China releases comprehensive white paper on its climate change policy ahead of key international meetings.
Ahead of the high level technology transfer summit in Beijing next week; next December’s 14th Conference of Parties under the United Nations Framework Convention on Climate Change (UNFCCC) in Poznan, Poland, during which a general framework for a successor treaty to the Kyoto Protocol, which expires at the end of 2012, will be hashed out; and of course, Halloween, the State Council of the central government has released a white paper on climate change policy titled “Comprehensive Plan on Climate Change.” This white paper also comes on the heels of China’s submission of a viewpoint paper to the Ad Hoc Working Group on Long-term Cooperative Action of the UNFCCC on September 28
While the 11,000 word white paper reads like a kitchen-sink of domestic policies that may seem to ring hollow given the institutional limitations that China observers have come to be so familiar with, the document does provide a good summary of the specific policy programs that China has enacted so far and of future policies that we can expect. Above everything else, the timing of the release of this document is highly strategic, ahead of the above mentioned meetings, as the white paper also states in no uncertain terms various policy positions that seem to have the north and the south heading towards climate deadlock.
China’s position is clear. It wants developed countries to take the lead in curbing emissions and aiding developing countries to meet their low carbon aspirations by providing funding and technology. Let’s tease apart some of the verbiage that leads to this conclusion: Read the full story
Today’s headlines were predictably dominated by the new two-week round of Climate Change talks in Bali, Indonesia, participated by delegates of some 190 countries. This is the round where it is expected that negotiations for a successor protocol to the Kyoto Protocol, once the latter expires in 2012, are to commence (and hopefully conclude within a two year time frame). With Australia providing a rare piece of good news on the eve of the proceedings that it has ended its hold-out and ratified the Kyoto Protocol (leaving the U.S. as the only developed country to have not ratified it) all attention is on the “Big Three”–the U.S., China and India (neither China or India are obliged to make obligatory emissions cuts due to their developing country status)–to meaningfully participate in the global process.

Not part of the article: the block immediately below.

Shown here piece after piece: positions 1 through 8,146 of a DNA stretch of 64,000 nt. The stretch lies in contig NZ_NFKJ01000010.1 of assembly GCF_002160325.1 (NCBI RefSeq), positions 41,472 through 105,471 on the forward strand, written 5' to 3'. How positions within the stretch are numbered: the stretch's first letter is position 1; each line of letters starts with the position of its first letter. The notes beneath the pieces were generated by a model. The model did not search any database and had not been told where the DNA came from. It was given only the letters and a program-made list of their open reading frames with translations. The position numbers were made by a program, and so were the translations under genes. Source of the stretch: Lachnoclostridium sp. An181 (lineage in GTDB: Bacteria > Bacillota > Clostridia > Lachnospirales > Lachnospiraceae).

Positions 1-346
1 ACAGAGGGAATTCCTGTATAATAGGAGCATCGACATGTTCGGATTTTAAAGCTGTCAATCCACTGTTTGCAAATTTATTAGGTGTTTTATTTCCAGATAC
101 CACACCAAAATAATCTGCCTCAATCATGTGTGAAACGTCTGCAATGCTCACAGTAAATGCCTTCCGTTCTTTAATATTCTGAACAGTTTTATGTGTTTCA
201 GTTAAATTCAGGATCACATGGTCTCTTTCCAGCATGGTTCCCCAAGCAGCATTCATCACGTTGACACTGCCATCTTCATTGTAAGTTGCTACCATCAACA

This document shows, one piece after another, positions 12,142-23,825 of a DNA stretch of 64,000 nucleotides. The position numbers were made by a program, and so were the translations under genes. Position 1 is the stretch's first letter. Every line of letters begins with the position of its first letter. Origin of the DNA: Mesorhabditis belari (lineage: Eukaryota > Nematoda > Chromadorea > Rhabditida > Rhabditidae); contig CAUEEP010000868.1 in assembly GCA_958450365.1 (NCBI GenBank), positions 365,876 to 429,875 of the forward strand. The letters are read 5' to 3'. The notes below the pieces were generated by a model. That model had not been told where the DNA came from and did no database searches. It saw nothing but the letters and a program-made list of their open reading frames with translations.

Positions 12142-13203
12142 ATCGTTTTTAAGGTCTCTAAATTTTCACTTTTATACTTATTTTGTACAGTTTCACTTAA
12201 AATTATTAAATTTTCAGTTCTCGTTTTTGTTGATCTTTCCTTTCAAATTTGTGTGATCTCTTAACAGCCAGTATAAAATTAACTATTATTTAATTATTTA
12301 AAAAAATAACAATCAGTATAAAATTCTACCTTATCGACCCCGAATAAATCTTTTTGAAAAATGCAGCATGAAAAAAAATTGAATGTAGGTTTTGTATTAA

The U.S. has repeatedly made clear that it is staunchly opposed to binding itself to any obligations without China and India participating. China, on the other hand, wants developed nations to take the lead (and so does the U.N.). Gao Guangsheng, a senior Chinese climate change official, has been critical of the efforts of developed countriesto provide help in funding, and especially, technology. While China has benefited lucratively from the Clean Development Mechanism(CDM)under the auspices of the Kyoto Protocol, there have been limited transfers of meaningful technology because the majority of CDM projects in China target the destruction of HFC-23 (a greenhouse gas found mostly in low-tech refrigerators), a task that required technology that is readily available in the rest of the world. It can be inferred that the lack of intellectual property protection is what’s making technological investments in China unattractive to multinational corporations, and this surely must be addressed sooner rather than later.
We need not rely on moral arguments alone. Article 3.1 of the UN Framework Convention on Climate Change and Article 10 of the Kyoto Protocol make clear that any actions that treaty participants bind themselves to should be in accordance to the principle of “common but differentiated responsibilities.” Here’s a heavy legal explanation, but simply put the phrase means that differences in development levels, historical responsibilities and current per capita emissions of various countries. should be taken into account when determining the obligations of different countries. This phrase is by no means a novel concept; it is a principle of international environmental law etched into the Rio Declaration of 1992 that the U.S. is in fact a signatory of.
15 years later the U.S. is still acting like it doesn’t understand it.
To be sure, China is well aware of the threats that climate change poses. Over the weekend, reports have told of how China is now experiencing the hottest temperatures in over 50 years. And just today, there was an article in the South China Morning Post(subscription required) of how climate change is expanding the tropical zone, in some places as much as also five degrees, such that Shanghai might now be thought of as a tropical city. My previous post has briefly discussed some of the measures that China has enacted, some of which are quite progressive and unprecedented. While China still has a ways to go to figure out how to reduce its overwhelming reliance on coal, as BP likes to say, “its a start.”